No matter how much fishing you do you always learn something new each time you do it. Sometimes it’s another piece of a larger pattern for a particular species and occasionally it’s one of those quantum leap/lightbulb moments. First of all, I am not a big believer in the idea of the “perfect lure” and in general I think if you are where the fish are and you put the lure in the right spot you will catch fish. But then I have a session that makes me question that idea.
A lot of my fishing lately has been exploratory trips to small sea side, land locked lakes with a kayak or on a paddle board. One rod, a small selection of lures and a few hours to see what happens. One in particular I have been to a couple of times now I would rate as tiny. It would be maybe 30 metres across and about 300 metres long. You can fish pretty much the entire edge in under an hour when cherry picking the best fish holding structure. What that also means is that I KNOW the fish are there and it’s just about leisurely paddling around and catching them. I don’t think anybody fishes this place and consequently the bream seem pretty clueless. On this day however they seemed pretty moody and it wasn’t a fish every few casts like it has been.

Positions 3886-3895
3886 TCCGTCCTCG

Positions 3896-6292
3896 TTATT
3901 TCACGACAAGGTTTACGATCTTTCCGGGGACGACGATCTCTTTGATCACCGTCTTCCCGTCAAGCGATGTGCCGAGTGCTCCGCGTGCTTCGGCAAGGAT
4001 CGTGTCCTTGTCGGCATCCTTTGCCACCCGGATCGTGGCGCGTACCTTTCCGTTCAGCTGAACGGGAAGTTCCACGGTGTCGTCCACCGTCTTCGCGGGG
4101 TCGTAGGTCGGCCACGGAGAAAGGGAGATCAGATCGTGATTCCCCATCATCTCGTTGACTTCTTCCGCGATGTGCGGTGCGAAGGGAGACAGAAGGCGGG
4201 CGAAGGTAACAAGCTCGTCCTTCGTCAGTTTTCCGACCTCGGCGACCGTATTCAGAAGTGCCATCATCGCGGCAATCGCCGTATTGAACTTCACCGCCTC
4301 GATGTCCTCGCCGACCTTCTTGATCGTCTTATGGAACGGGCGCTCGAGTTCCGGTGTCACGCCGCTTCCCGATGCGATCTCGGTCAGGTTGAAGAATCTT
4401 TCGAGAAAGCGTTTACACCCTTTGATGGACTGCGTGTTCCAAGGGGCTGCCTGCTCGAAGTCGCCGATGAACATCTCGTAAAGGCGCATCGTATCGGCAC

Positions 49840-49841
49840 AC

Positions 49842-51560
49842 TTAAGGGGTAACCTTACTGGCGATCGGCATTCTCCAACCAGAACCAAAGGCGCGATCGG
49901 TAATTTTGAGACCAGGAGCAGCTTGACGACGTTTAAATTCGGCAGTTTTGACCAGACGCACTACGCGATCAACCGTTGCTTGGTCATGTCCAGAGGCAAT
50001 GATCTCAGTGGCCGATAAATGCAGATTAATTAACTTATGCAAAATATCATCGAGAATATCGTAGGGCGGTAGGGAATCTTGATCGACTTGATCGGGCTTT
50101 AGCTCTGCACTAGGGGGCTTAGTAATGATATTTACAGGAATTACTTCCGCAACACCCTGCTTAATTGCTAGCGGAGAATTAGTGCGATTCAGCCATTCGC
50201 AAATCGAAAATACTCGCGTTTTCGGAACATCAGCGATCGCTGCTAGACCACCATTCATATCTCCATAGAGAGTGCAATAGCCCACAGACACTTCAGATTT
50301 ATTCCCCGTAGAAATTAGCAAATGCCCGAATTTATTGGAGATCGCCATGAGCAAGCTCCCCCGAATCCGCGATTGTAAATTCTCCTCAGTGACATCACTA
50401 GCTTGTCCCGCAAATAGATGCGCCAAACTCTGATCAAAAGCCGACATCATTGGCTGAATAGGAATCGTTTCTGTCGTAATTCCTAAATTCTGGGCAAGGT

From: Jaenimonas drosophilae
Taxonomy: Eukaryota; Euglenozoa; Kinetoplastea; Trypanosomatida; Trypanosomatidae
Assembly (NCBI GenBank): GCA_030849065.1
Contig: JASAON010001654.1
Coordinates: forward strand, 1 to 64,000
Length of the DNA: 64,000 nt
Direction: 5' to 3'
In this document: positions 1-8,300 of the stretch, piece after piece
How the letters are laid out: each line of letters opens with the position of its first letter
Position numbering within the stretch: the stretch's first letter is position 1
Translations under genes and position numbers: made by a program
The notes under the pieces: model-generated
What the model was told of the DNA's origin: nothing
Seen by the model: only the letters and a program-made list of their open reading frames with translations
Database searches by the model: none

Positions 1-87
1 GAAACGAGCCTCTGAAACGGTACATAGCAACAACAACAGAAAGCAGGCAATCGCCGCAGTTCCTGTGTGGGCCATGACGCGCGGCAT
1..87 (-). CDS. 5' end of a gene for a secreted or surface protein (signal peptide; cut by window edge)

I rotated through probably 8-10 hardbodies from SX 40’s through Atomic Cranks, Daiwa Double Clutches, Megabass Baby Griffons and a few others with mediocre success. I went around the whole edge twice for three landed and one dropped. One key thing that struck me was that those fish came from what you might refer to as secondary spots. Decent snags but not what I would think was the A1 primo ones that had 10 shags sitting on it that I thought would have had a fish for sure.
Having been around everything twice already I figured a third time wouldn’t hurt and about the only thing I had that had not had a swim was an Austackle Banana Boat thrown in as an afterthought. On the first cast I caught a tiny one of about 10cm and figured “OK this might work”. Paddling past the first snag next to where the car was parked the lure splashed down and with two twitches it was hammered by one of the better sized fish that come out of this place. In between that snag and the next on the grassy edge it got hammered again and then coming to the “shag snag” it got two more good fish.
It was as if a light switch had been turned on and I got about 7 or 8 fish pretty quickly from places I had been through twice. Now, do I think the Banana Boat is the “magic bullet” that will instantly have bream jumping onto your line 365 days a year? No, but it certainly was that day and some of what I thought about just putting a lure in the right spot was eroded. Maybe sometimes fish are more specific than I had thought.